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Oversupply: more milk than you can handle!

Although every breastfeeding mom dreads not having enough milk, having too much can be just as much of a headache. In fact, having oversupply is very much like being underweight – everyone who has the opposite problem envies you, but they don’t realize what a nightmare it really is! Oversupply comes with more than its fair share of problems: recurring blocked ducts and mastitis, leaking everywhere, a cranky baby and, believe it or not, even poor weight gain. Let’s take a closer look at this issue, and what you can do to address it.

Causes of oversupply

In most cases, oversupply seems to be genetic – some women are just more prone to it than others. Almost everyone has too much milk in the first week or few weeks of breastfeeding – that’s why postpartum engorgement is such a common problem (I suspect your body’s just making sure you still have enough milk in case you had twins!) In most cases, your body figures out how much milk is needed based on how much baby drinks; by about 6 weeks after the birth things usually settle down. But in some women, the breasts just don’t seem to get the message, and they keep over-producing. It is estimated that up to a third of breastfeeding women actually struggle with oversupply.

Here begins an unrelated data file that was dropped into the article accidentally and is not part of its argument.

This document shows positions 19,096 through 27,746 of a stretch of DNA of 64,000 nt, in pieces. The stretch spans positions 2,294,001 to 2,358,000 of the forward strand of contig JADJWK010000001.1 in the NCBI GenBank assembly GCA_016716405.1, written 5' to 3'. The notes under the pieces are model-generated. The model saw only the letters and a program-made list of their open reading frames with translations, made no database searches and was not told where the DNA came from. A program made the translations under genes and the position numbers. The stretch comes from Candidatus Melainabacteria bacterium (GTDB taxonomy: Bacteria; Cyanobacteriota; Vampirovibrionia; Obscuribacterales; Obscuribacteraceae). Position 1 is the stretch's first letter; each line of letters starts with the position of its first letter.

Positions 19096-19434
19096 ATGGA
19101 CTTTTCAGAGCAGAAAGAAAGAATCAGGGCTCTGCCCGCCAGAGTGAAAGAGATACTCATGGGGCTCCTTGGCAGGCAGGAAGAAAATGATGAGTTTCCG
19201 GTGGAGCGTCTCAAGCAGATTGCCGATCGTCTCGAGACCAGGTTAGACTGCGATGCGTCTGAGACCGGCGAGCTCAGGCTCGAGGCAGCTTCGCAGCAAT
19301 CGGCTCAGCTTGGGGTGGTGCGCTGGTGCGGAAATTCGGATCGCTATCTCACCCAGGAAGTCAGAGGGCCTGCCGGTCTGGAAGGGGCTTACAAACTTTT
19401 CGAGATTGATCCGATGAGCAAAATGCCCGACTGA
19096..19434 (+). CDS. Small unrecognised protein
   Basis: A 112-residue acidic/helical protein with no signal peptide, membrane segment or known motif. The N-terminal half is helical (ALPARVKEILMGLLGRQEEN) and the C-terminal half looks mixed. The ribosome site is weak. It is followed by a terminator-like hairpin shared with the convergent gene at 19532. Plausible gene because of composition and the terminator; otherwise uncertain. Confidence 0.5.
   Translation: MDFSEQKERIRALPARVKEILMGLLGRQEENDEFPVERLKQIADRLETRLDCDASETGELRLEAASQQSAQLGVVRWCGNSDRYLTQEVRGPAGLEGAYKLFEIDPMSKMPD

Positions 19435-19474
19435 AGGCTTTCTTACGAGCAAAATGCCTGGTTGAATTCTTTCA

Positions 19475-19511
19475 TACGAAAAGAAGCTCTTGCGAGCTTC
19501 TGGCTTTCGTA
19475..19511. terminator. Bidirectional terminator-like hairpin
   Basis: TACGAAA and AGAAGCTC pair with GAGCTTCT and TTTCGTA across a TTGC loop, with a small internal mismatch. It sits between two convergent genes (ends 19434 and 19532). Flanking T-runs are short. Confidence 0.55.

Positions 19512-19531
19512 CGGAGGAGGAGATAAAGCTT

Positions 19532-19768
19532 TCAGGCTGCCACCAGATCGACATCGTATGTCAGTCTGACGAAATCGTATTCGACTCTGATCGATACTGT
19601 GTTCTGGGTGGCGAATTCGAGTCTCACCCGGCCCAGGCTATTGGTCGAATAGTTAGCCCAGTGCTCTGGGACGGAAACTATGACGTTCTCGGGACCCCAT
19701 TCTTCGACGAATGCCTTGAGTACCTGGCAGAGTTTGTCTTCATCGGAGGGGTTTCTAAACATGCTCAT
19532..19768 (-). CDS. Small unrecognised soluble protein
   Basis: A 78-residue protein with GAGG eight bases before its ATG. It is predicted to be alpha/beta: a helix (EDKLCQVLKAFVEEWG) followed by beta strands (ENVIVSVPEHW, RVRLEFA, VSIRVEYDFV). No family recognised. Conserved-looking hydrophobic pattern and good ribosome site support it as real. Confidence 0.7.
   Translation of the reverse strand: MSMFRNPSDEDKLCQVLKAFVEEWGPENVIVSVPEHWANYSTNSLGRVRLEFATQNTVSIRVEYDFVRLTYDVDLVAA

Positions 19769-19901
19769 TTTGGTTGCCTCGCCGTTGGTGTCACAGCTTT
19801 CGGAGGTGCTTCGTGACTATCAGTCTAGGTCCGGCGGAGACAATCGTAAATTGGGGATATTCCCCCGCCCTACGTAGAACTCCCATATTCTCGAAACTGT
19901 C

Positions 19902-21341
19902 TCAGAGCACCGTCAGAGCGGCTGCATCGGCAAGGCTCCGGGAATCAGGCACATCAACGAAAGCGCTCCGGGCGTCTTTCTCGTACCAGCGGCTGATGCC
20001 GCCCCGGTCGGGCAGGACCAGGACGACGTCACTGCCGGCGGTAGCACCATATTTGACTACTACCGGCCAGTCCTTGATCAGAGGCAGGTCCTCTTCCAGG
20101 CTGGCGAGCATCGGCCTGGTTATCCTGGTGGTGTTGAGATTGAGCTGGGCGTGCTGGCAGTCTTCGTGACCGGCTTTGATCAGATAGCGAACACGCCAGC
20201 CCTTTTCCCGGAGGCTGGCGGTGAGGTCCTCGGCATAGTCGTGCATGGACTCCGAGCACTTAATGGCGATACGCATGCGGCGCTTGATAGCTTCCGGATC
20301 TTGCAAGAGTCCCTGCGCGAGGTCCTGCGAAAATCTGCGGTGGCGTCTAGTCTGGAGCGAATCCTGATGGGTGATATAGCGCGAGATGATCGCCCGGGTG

You can also create an oversupply if you are a bit too enthusiastic in the early weeks. For instance, if you start pumping regularly before your milk supply has settled, you will be overstimulating your breasts, and oversupply will be the result. That is why it is not recommended to start pumping before 6 weeks (unless, of course, if your baby is not breastfeeding well – in that case you will have to pump just to bring in a normal supply, but that’s a story for another post)

What oversupply is like

As I’ve mentioned, oversupply can be a pretty miserable situation for both mom and baby. These are just some of the problems you’ll face:

Effects for mom

When you have oversupply, it feels like you’re stuck in that postpartum period of sore breasts for months on end. Because your breasts make a lot more milk than what your baby needs, you often find yourself battling with uncomfortably full breasts, which morph into engorgement or blocked ducts at a moment’s notice. You’re also likely to find yourself battling frequent bouts of mastitis. As someone who’s been there, let me tell you, it’s no fun at all!